Diffusion-based detectors: Diffusion-based detection systems provide simplicity, cost-effectiveness, and require moderate maintenance: Overall, diffusion-based detectors are relatively simple devices. They operate by allowing refrigerant gas to diffuse through the greater occupied space into a membrane to reach the sensing element. When the gas concentration reaches a certain level accumulated in the space, an alarm is triggered by the detector. Diffusion detectors are often more affordable than networked aspirated systems, making them a cost-effective choice, especially for smaller supermarkets with budget constraints. Moderate maintenance costs for diffusion-based detectors are generally equated because of fewer moving parts and do not rely on pumps or aspirators, reducing the need for regular servicing beyond required annual calibration. Because of their principles of operation and the sensing technologies incorporated into the devices, diffusion detectors primarily fill the purpose of safety compliance for the occupied space. Substantial reduction of leaks and emission rates can be achieved with pumped systems using low-level detection technology.

Aspirated monitoring systems: Aspirated systems, also known as active air sampling systems, can detect even very low concentrations of refrigerant gases. They use a pump to continuously aspirate air samples, ensuring high sensitivity and quick response to leaks. Aspirated systems are designed to cover larger areas. They use a network of sampling points, allowing them to monitor extensive spaces and cover larger refrigeration systems’ common leak areas effectively. This feature makes them suitable for large supermarkets with complex refrigeration systems. Aspirated systems can sample air from various locations, which is particularly useful in supermarkets where refrigeration units might be dispersed across different sections of the store.

Diffusion or aspirated background detection?

For smaller supermarkets with limited space and straightforward refrigeration setups, diffusion-based detectors could be a suitable and cost-effective choice. However, for larger supermarkets with complex refrigeration systems and a need for comprehensive coverage and high sensitivity, aspirated monitoring systems are the preferred option despite their higher initial cost and installation complexity. Higher rates of emissions reduction can be achieved with more sensitive detection technology that can locate sample points in close proximity to likely leak sources. The choice between these systems ultimately depends on the specific requirements, budget and size of the supermarket.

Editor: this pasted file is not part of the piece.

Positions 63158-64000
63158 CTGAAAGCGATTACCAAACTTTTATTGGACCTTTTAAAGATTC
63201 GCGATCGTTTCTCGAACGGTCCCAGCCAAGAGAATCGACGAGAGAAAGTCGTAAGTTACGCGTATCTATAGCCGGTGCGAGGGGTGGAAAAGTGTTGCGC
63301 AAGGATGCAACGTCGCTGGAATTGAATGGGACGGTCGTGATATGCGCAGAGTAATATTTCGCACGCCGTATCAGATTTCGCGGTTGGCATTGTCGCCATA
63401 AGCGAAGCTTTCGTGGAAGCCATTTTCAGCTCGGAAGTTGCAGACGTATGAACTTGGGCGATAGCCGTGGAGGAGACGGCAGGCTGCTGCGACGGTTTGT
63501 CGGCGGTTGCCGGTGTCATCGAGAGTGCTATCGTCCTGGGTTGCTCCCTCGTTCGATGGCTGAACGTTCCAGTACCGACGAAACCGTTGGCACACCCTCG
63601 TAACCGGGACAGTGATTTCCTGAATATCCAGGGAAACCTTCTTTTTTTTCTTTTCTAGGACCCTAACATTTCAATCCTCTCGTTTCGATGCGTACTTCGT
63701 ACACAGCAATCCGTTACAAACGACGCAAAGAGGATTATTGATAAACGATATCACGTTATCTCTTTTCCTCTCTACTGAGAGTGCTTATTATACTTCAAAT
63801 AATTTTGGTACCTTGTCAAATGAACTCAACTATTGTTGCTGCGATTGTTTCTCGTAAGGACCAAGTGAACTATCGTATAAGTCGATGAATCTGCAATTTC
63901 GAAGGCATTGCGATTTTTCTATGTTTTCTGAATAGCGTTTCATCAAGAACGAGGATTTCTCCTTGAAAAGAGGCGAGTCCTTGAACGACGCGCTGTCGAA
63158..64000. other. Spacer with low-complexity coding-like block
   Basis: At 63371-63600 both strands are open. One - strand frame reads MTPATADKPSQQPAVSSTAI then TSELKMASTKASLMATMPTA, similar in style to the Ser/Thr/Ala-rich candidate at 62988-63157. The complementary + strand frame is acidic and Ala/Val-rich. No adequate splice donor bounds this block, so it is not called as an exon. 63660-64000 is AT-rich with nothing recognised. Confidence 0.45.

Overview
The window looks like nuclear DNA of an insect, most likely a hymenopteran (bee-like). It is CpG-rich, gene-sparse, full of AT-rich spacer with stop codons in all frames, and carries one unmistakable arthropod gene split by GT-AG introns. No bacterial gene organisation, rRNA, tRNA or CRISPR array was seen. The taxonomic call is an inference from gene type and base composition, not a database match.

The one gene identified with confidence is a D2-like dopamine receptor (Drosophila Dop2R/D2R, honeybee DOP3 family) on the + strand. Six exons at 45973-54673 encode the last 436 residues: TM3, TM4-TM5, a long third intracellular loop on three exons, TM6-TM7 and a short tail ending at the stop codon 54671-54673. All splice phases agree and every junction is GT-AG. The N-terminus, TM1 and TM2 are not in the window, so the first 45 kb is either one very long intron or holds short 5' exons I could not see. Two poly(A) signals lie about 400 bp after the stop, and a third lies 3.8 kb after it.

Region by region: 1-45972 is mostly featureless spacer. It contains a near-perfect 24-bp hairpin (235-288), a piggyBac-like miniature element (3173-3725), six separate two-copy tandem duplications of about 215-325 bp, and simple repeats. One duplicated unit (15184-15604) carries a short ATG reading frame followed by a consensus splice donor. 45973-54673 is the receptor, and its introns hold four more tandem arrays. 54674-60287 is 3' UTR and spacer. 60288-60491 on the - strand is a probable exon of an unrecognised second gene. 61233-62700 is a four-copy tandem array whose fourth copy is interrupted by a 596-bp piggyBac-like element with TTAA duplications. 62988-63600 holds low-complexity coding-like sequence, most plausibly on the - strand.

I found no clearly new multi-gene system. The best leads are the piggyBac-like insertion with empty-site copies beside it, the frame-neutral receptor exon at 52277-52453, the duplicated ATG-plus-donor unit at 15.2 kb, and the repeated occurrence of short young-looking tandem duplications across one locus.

Active monitoring solutions for detecting refrigerant leaks in supermarkets involve continuous, automated systems.
Active monitoring solutions for detecting refrigerant leaks in supermarkets involve continuous, automated systems.

Localised leak detection

Once a refrigerant leak is detected using the adopted refrigerant monitoring solution, it’s important to then pin-point the leak itself so an effective repair can be made. Portable electronic devices and ultrasonic detectors are commonly used to achieve this end.

Portable electronic leak detectors: Portable, handheld electronic leak detectors can detect a wide range of gases, including refrigerants. Technicians can move these devices close to potential leak points, and the detector will alarm when it detects gas concentrations above a certain threshold, effectively locating the source of the leak. They are commonly used in commercial HVAC and refrigeration systems.

Ultrasonic leak detectors: Ultrasonic leak detectors can also be used to detect the sound generated by a leak. They convert the ultrasonic sound waves into audible signals, helping technicians pinpoint the exact location of the leak. These detectors are beneficial in detecting leaks in compressed air systems and vacuum systems.

Integrated IoT solutions

Cloud-based monitoring solutions collect data from sensors and devices installed in the supermarket’s refrigeration systems or external monitors and consolidate and visualise it for trend analysis across multiple locations. These solutions offer remote access, allowing authorised personnel to monitor the system’s status from anywhere. Cloud platforms often come with analytics tools that provide insights into system performance and trends.

BMS software can integrate refrigerant monitoring as part of its functions. BMS continuously monitors various building systems, including refrigeration. It provides real-time data and can be configured to send alerts via email, SMS or in-app notifications when leaks are detected.

Conclusion

As supermarkets in South Africa navigate the complexities of environmental responsibility and compliance, investing in advanced refrigerant leak detection solutions is not just a choice but a necessity. By adopting eco-friendly refrigerants and leveraging cutting-edge detection technology, supermarkets can improve both environmental preservation and operational efficiency. Moreover, staying compliant with global regulations not only helps secure the future of our planet but also fosters a positive image for the supermarket industry as a whole. Embracing these changes today can pave the way for a sustainable tomorrow.